On May 18, 2015, Plaintiff presented to the ER at Parkland complaining of persistent low back pain and left hip pain, which she described as constant and rated an 8 to 9 out of 10. (doc. 15-2 at 467.) She was noted to not be a candidate for surgery. (Id.) Plaintiff reported bruising easily, but her physical examination was unremarkable. (Id. at 467-68.) She was also noted to maintain a normal range of motion. (Id. at 468.) Her treating physician recommended medication and a referral for psychiatry. (Id. at 468-69.)

         On May 21, 2015, Plaintiff presented to the ER at Arlington after passing out and waking up on the floor. (doc. 15-4 at 187.) She reported headaches, weakness, and lightheadedness. (Id.) A brain CT revealed right frontal scalp swelling but was otherwise unremarkable. (Id. at 194.) A lumbosacral spine X-ray showed prior bilateral laminectomy at the L4-5 and L5-S1, but no evidence of fracture or subluxation. (Id. at 196.) Her lumbar discs at all levels were noted as appearing normal. (Id.)

         On May 29, 2015, Plaintiff visited the ER at Parkland complaining of abdominal pain, which she described as “stabbing” in nature, constant, and radiating to her back. (doc. 15-2 at 515, 518.) She also reported experiencing diffuse extremity tremors. (Id. at 515.) An abdominal CT showed kidney stones, but no evidence of obstruction. (Id. at 518-19.) She was noted as having gait instability and lower extremity weakness with twitching. (Id. at 523-24.) A brain CT revealed small right mastoid effusion, but no acute intracranial normality. (Id. at 557.) She remained in the hospital for two days and was discharged on May 31, 2015. (Id. at 497.)

         On July 5, 2015, Plaintiff presented to the ER at Arlington complaining of left flank pain radiating into her abdomen. (doc. 15-4 at 173.) She denied chills, cough, shortness of breath, and headaches. (Id.) Her abdomen was noted as being soft and non-tender, and no peritoneal signs were found. (Id. at 176.) She had full range of motion in her back, but left costovertebral angle (CVA) tenderness was noted. (Id.) She had normal mood and affect and appeared alert and oriented with no motor deficits. (Id.) A renal ultrasound showed a small left kidney stone, but there was no evidence of kidney swelling. (Id. at 178). An abdominal X-ray performed the following day also showed kidney stones, but no other significant findings were noted. (doc. 15-2 at 741.)

         On August 13, 2015, Plaintiff returned to the ER at Arlington complaining of severe right flank pain. (doc. 15-4 at 166.) She was diagnosed with a lower UTI. (Id.) A CT of the abdomen and pelvis showed multiple kidney stones, but no evidence of kidney swelling or obstructive changes of the renal collecting systems. (doc. 15-3 at 715.) No. interval changes since her prior examination were noted. (Id.) The treating physician assessed Plaintiff with acute pyelonephritis, abdominal pain and distention, and severe pain exacerbated by anxiety. (Id. at 755-56.)

         On August 17, 2015, Plaintiff was admitted at Baylor with complaints of flank pain and fever. (doc. 15-3 at 1562.) Her condition was noted as “fair, ” and she was crying, moaning, and screaming with pain. (Id. at 1562-64.) She was diagnosed with a kidney infection/UTI, remained in the hospital for five days, and was discharged on August 21, 2015. (Id. at 1365.)

         On September 25, 2015, Plaintiff presented to Gerald Stephenson, Ph.D., for a mental status examination. (doc. 15-2 at 605.) Dr. Stephenson noted that she had been hospitalized with a self- inflicted laceration to her neck in September 2014. (Id.) She was cooperative and appeared to be forthcoming. (Id.) She reported being disabled based on her history of depression and multiple suicide attempts, and having multiple health issues with chronic pain, neuropathy, and fibromyalgia. (Id. at 606.) Plaintiff said she left work in 2011 because her physical condition made it hard for her t o w o r k . (Id.) She reported being able to perform household chores, but would have to sit down and rest from time to time, and she was able to drive and visit with her friends and family. (Id.)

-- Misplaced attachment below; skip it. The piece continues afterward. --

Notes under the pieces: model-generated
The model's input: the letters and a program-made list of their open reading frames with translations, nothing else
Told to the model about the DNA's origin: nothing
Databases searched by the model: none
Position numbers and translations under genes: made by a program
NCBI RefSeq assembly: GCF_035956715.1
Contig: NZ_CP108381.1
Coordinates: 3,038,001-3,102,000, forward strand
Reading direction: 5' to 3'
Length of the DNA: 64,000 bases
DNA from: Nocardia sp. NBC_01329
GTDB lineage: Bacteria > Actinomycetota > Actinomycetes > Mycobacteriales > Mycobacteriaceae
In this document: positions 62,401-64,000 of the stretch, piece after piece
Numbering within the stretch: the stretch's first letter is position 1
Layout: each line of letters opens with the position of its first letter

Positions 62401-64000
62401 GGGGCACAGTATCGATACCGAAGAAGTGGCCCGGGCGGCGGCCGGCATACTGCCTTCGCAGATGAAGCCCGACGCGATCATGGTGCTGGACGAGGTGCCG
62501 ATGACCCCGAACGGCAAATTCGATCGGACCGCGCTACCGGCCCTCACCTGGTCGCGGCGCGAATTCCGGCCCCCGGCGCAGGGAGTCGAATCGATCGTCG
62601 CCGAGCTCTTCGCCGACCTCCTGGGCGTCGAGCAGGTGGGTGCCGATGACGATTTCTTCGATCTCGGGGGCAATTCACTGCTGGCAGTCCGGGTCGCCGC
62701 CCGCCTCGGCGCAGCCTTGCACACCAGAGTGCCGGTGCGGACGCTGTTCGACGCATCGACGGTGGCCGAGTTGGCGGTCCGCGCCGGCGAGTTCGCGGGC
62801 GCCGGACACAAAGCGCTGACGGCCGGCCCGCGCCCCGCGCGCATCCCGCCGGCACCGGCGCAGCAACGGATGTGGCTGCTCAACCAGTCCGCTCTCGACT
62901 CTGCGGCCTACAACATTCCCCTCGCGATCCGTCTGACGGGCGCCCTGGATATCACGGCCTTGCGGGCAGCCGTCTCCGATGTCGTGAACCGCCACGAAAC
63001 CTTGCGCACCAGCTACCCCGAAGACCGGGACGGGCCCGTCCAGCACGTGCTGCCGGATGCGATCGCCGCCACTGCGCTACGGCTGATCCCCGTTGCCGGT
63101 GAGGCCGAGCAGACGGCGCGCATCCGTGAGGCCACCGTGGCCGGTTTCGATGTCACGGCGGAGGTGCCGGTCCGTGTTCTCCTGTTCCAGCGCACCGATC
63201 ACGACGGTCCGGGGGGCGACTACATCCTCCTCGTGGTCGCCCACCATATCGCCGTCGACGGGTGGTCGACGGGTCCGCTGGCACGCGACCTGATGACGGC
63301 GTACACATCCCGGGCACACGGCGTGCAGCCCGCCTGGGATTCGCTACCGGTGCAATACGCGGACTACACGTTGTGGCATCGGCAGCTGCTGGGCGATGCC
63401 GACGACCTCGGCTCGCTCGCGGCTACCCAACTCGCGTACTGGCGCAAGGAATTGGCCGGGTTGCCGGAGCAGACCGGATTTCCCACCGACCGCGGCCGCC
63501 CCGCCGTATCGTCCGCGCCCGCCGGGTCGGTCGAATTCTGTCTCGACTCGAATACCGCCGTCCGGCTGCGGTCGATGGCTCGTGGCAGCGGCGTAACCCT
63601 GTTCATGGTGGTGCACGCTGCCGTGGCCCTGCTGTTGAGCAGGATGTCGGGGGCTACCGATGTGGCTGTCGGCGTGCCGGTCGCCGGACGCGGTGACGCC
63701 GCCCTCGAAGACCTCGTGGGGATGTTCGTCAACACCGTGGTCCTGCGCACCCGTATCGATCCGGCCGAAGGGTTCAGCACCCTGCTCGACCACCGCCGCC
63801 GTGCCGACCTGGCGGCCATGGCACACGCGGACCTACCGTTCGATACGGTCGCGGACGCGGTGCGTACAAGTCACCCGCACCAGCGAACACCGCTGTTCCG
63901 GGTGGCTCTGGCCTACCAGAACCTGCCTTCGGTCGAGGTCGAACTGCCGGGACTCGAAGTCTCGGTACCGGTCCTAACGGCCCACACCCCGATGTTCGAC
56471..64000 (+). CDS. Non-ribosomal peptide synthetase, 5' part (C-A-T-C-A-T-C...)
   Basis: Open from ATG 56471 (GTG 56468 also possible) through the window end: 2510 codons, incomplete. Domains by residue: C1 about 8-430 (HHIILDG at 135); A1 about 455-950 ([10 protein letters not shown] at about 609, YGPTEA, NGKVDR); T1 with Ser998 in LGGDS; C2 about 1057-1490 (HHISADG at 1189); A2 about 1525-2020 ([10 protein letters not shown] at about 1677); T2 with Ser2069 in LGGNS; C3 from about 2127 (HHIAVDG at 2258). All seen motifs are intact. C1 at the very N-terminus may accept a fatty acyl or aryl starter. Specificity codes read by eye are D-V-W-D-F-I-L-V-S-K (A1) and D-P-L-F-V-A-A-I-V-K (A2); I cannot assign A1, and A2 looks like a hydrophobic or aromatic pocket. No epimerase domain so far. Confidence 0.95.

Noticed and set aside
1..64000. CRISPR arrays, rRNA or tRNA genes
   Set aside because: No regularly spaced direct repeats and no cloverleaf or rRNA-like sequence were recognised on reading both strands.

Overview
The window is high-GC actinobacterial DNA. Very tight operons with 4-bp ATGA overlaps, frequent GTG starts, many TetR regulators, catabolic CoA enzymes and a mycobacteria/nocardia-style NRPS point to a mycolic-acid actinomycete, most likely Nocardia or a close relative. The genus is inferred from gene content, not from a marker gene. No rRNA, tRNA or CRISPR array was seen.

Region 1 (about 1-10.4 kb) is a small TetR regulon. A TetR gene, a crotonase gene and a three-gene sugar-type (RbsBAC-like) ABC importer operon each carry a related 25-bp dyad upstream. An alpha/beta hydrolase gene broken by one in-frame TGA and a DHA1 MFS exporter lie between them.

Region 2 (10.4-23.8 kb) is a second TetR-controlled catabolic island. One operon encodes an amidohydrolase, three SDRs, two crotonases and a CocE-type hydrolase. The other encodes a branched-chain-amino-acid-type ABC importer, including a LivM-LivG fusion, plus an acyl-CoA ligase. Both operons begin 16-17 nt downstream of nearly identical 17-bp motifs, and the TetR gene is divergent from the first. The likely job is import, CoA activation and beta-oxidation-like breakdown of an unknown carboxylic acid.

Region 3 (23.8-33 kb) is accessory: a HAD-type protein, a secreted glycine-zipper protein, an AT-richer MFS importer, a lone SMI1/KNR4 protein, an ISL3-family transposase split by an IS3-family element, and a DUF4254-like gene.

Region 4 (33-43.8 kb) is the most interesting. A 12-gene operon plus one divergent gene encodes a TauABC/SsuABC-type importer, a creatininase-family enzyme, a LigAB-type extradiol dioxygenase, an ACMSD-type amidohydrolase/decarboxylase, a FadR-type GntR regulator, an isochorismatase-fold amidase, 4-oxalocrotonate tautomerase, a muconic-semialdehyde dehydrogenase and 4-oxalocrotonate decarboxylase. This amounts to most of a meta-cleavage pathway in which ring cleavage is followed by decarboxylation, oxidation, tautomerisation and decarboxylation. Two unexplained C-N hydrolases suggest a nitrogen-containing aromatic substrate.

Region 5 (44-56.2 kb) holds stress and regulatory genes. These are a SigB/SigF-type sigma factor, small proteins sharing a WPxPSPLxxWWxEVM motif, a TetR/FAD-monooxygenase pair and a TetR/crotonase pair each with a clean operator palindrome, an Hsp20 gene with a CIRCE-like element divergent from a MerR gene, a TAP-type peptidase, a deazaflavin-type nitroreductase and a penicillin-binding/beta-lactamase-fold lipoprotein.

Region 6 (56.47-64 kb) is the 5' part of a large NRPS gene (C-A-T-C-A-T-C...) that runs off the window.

Dr. Stephenson reported that Plaintiff's thinking was coherent, logical, and free of loose associations. (Id. at 607.) She denied being suicidal and stated that she had cut herself last year “to try to make the rage go away.” (Id. at 608.) Plaintiff presented with mildly anxious mood with full affect but became more relaxed as the interview progressed. (Id.) Dr. Stephenson estimated her general mental ability in the “average range” and noted that she demonstrated self-awareness. (Id. at 609.) He diagnosed her with pain disorder with physiological pain affecting cognitive efficiency, unspecified depressive disorder associated with chronic pain, and episodic rage that appeared to be her overreacting to precipitating events. (Id.) He also provided a provisional diagnosis of obsessive-compulsive traits associated with anxiety. (Id.) Dr. Stephenson opined that her psychological prognosis was fair, but clouded by multiple physical disorders and chronic pain. (Id.)

         Dr. Stephenson provided the following assessment of Plaintiff's functional capacity:

She understands complex instructions and is able to remember and follow them. It is probable on the basis of her report that she is unable to complete work-related tasks in a timely manner due to chronic pain and a need for periodic periods of rest. She reported being able to perform many household chores but not to be able to tolerate the strain of pulling a vacuum cleaner of only six pounds. She has the ability to relate and to interact appropriately with others, including coworkers, managers and the public. Due to what appears to be a complex of painful and debilitating conditions, she does not appear to be able to cope consistently with the demands of a place of business.

(Id. at 609.) Dr. Stephenson concluded that Plaintiff was capable of receiving funds and understood the ...